The defendant costs specialists

Posts by Simon Gibbs

Unlawful service by unregulated person

By on Jan 16, 2019 | 1 comment

In Ndole Assets Ltd v Designer M&E Services UK Ltd [2018] EWCA Civ 2865 the Court of Appeal was faced with the issue: “Is service of a claim form a reserved legal activity for the purposes of the Legal Services Act 2007 (the 2007 Act)? And if it is, does service of a claim form where carried out by a person who is not an authorised or exempt person for the purposes of the 2007 Act have the consequence that service is invalid and that the claim should be struck out?” On the facts of the case, CSD, referred to as “claims consultants”, purported to serve a claim form on behalf of a litigant in person.  It was not in dispute that CSD were not solicitors and were not authorised for the purposes of the 2007 Act to conduct litigation. Schedule 2 of the 2007 Act defines “conduct of litigation” as: “(a) the issuing of proceedings before any court in England and Wales, (b) the commencement, prosecution and defence of such proceedings, and (c) the performance of any ancillary functions in relation to such proceedings (such as entering appearances to actions).” The Court concluded that: “that service of the claim form was within the ambit of ‘conduct of litigation’. … I consider that service of the claim form is indeed an aspect of ‘prosecution… of such proceedings’ and at all events that service of the claim form is ‘an ancillary function in relation to such proceedings’.  As stated by the Court of Appeal in paragraph 56 of Agassi, it must have been intended that ‘ancillary functions’ would be formal steps required in the conduct of litigation. Service of the claim form is unquestionably, in my opinion, of such a kind. There are rules of court relating to it. A legal action cannot be progressed, cannot be prosecuted, unless and until the claim form is properly served, as the judge had noted. Service is the essential means by which a defendant is notified of the content of the court process which has been initiated against him and in respect of which he is ordinarily required to acknowledge service. Thus service of the claim form falls within the ambit of the statutory language,...

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Friston on Costs

By on Jan 9, 2019 | 2 comments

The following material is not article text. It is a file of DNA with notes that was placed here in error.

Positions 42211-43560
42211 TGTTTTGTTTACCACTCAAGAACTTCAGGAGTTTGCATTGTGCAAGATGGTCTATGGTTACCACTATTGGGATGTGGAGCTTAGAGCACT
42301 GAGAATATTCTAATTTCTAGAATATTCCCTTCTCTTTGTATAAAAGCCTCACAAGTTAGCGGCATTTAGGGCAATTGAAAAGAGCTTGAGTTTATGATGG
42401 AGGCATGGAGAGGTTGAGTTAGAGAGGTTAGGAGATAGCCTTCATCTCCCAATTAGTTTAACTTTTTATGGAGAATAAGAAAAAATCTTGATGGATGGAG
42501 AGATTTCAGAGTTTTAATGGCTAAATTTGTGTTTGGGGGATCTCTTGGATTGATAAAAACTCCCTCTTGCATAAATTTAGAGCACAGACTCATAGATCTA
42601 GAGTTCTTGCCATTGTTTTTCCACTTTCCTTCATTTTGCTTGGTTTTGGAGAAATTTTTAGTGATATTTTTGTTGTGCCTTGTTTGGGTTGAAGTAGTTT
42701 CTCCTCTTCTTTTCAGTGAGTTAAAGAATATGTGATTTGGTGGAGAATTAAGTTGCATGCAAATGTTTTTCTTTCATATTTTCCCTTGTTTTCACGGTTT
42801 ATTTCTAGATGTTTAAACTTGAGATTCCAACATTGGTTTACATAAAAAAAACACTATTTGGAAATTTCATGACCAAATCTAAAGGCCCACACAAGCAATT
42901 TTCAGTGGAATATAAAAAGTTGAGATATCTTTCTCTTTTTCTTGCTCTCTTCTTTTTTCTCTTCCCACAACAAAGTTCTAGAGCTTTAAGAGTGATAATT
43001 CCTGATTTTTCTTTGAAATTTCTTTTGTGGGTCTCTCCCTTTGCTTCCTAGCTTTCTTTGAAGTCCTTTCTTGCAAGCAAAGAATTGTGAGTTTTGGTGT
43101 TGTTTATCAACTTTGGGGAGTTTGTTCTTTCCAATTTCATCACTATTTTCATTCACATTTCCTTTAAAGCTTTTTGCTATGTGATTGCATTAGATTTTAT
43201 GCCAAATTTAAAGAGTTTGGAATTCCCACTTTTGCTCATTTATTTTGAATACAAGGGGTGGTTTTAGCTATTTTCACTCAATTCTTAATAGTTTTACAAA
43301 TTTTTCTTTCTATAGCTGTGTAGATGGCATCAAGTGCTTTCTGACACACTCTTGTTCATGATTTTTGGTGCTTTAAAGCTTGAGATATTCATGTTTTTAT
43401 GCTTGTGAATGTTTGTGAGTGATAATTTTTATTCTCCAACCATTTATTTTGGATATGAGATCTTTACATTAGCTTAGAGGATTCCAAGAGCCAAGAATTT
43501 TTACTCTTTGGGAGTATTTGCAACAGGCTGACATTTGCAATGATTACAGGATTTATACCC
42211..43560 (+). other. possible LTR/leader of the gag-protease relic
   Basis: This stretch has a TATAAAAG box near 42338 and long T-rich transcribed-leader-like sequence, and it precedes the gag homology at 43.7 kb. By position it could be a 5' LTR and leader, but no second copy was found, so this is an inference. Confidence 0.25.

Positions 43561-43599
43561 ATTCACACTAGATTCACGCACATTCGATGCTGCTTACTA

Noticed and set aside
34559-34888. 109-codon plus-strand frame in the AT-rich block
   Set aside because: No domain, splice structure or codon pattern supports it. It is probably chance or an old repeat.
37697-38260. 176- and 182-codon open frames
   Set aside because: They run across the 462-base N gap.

Shortly before Christmas the new edition of Friston on Costs landed on my doormat.  Obviously, I do not mean that literally.  They have yet to design a letterbox large enough for a book this size and, if you order online, the description has a two-person delivery symbol beside it to indicate the number needed to carry it. The first edition of this book, still less than 10 years old, ran to 1,245 pages ignoring the preface and contents pages.  This third edition comes in at 2,138 pages and now comes in a heavy cloth binding. Fortunately, this is not a case of “never mind the quality, feel the width”. Since the second edition was published (in 2012), the costs world has seen a continuous stream of new case law.  This is all seamlessly introduced into the new edition.  However, more importantly, the intervening period has also seen the introduction of the Jackson reforms.  This led to major changes to the cost rules, the introduction of entirely new areas of costs procedure (such as costs budgeting) and the inevitable explosion of further case law on the new procedures.  This new edition is therefore not simply a general update but is, in large part, a comprehensive rewrite. The overall scope of the book is an encyclopaedic as ever.  This will be the first port of call for research by all costs practitioners and costs judges.  (I have already found it indispensable to securing a win on a point of principle.)  No topic – however obscure – appears to have been overlooked. This latest addition includes more general commentary on costs law – from both the author and other legal commentators – than previous editions.  This is welcome.  The fact that there is generally only a finite amount of case law from the higher courts on costs law, combined with the fact that much of the Jackson reforms are still settling in, means that any guidance or thoughts from respected costs experts is to be warmly embraced. Unfortunately, advocates are unlikely to want to carry a copy of this book to court in addition to a copy of the White Book.  (Did I mention the size of Friston on Costs?)  Fortunately, the...